Nothing Logical About It

While I think that private, uh, enterprise space travel is a little out of this world, spacey (if you will), I’m glad Captain Kirk is getting his big chance in Jeff Bezo’s space vessel, Blue Origin. “Captain Kirk is rocketing into space next week — boldly going where no other sci-fi actors have gone.” (Source)

I was a Trekkie. Yep. Back in the 1970’s. I was a little late coming to the wonders of Star Trek, but I finally arrived. It was a big part of my life, actually, which tells you all you need to know about my life at the time. It went on TV at 4:30 every week day and I never missed it. When I started graduate school (1976) and was discharging my duties as a teaching assistant, I had a terrible dilemma; keep full office hours or bug out 15 minutes early?

At first it was no big deal. No one came to my office hours, but after I’d been teaching for a while (my very first ever class), students started coming around and hanging out. I took off at 4:15 no matter what. One day a kid said, “Why do you always take off early?”

By then, less intimidated by my new status of professor, I felt OK saying, “Star Trek comes on at 4:30.”

The kid (understand he was only 4 or 5 years younger than I was at the time) started laughing. “We all go to the union and buy a pitcher and watch Star Trek. Come on.” At the time, 3.2 beer was legal for 18 year olds in Colorado. I was promoted to “cool professor who drinks beer with students while watching Star Trek.”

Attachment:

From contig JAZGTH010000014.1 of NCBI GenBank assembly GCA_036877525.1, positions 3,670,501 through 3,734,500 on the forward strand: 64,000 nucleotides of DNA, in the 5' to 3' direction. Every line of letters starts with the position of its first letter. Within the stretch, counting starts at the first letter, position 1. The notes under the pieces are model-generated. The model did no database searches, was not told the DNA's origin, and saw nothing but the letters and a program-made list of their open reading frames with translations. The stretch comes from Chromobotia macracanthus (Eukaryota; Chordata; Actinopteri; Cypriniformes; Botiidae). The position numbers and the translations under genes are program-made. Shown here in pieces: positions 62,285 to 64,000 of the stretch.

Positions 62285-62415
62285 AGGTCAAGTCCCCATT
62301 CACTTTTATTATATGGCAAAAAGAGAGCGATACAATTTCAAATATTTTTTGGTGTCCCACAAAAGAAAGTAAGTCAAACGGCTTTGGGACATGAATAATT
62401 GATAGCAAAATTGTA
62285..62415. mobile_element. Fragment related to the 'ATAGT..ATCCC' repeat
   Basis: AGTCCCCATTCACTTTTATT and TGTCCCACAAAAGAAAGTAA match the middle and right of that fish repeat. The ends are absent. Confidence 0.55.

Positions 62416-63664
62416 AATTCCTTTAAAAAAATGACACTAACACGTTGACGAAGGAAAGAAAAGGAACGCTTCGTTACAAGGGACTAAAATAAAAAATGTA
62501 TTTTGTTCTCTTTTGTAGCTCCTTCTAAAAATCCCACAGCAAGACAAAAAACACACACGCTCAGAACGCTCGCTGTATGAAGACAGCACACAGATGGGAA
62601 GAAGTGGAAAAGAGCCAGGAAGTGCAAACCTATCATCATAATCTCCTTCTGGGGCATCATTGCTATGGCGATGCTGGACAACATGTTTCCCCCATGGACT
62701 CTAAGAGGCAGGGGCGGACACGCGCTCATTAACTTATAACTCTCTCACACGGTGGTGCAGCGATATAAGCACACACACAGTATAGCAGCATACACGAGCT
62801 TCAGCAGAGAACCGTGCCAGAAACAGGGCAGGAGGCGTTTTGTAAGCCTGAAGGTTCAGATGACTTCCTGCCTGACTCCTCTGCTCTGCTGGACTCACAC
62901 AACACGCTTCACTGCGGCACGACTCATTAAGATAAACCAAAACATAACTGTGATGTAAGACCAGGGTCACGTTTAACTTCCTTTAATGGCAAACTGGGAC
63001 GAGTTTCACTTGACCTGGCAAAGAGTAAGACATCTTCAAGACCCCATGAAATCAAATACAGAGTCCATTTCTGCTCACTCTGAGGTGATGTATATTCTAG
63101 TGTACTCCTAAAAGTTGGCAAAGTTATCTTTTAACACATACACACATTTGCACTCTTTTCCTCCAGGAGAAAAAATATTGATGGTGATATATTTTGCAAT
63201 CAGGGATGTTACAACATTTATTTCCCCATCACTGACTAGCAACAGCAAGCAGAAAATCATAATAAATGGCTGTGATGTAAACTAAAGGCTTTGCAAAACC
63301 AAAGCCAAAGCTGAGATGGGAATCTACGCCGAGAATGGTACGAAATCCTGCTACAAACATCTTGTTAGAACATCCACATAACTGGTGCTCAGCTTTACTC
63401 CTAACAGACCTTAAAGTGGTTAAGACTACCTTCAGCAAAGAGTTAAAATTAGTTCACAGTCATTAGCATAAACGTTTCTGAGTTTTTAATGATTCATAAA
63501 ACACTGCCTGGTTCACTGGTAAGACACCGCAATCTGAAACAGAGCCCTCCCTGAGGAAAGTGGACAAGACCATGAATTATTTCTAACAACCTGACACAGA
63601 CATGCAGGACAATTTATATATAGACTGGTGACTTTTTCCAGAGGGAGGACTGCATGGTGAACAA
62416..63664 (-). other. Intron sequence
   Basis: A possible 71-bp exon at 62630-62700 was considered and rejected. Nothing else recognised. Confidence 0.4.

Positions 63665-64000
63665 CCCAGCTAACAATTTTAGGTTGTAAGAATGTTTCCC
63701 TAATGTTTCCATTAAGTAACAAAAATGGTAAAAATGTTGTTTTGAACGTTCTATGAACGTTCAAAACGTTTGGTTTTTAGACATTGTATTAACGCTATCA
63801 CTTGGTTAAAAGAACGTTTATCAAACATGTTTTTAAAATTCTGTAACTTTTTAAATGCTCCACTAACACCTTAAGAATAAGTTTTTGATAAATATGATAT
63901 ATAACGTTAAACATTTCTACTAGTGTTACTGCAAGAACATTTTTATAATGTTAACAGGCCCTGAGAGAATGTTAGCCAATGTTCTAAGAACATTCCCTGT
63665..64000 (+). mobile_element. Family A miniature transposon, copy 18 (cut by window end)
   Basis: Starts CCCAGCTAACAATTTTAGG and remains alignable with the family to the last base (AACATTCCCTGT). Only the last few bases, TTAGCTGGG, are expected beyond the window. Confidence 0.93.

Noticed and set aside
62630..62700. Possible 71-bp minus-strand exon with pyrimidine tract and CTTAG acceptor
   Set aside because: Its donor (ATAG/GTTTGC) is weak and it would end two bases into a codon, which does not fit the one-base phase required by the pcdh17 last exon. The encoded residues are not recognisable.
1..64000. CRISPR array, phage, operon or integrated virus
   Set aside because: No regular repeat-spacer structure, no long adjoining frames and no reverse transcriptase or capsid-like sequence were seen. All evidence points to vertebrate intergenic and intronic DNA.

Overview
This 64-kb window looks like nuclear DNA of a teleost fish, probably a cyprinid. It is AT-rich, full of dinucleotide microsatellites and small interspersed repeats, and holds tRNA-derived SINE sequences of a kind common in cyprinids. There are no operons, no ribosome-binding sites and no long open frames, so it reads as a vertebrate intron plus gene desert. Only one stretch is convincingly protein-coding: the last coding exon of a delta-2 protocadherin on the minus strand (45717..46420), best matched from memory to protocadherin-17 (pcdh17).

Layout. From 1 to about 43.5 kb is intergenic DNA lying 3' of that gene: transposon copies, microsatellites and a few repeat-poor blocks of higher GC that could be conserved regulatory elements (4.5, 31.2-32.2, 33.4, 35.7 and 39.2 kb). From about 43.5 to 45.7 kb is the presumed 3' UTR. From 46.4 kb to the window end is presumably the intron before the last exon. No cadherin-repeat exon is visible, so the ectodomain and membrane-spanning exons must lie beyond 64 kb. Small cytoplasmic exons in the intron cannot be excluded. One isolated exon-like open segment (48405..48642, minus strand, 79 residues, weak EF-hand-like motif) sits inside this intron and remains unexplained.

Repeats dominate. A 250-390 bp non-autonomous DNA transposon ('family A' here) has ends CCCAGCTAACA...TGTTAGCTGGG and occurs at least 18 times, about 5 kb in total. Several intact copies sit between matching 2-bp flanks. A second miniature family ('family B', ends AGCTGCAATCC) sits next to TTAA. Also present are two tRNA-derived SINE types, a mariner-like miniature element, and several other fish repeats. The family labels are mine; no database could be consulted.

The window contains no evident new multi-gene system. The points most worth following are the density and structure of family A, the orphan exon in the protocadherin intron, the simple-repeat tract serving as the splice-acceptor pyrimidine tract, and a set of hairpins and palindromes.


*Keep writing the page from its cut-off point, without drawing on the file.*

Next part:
I had — in my “office” at home — a life sized free-standing Mr. Spock. When, at the end of the quarter, I invited my students to my and the We-Were-Too-Young X’ house for a party, my students were amused (understatement) to find Mr. Spock standing there. Of course, someone brought him out to the living room to join the party.

Possibly the high point of all this Star Trekkery happened after what seemed like a lllllooonnnnngggg Star Trek hiatus, a Star Trek movie came out. I was visiting my brother and his then wife in Santa Rosa, CA and we decided to go see the movie. The lights went down. The crowd hushed. The Star Trek theme song came up and my brother and I both cried. His wife’s amusement bordered on disgust… “You two,” she said, and shrugged.

It didn’t end there. No. YEARS and YEARS maybe DECADES later, 2009, all this lost in time, my stepson and his wife decided to have Christmas with me in my little house in the San Diego mountains. They brought everything including post-dinner entertainment. We spent the afternoon in the Lagunas where there was 12 inches of snow, then came home for supper. Afterward, presents opened, wood stove cranking, dogs dozing…

“I wasn’t sure about this,” said my stepson. “I think you’re going to be surprised. It seemed like a strange conceit to me, but I think it works.”

He popped a DVD into the DVD player (obviously) and, yeah, here came the music. We were all reverentially silent, the film “rolled” (spun) and we enjoyed it.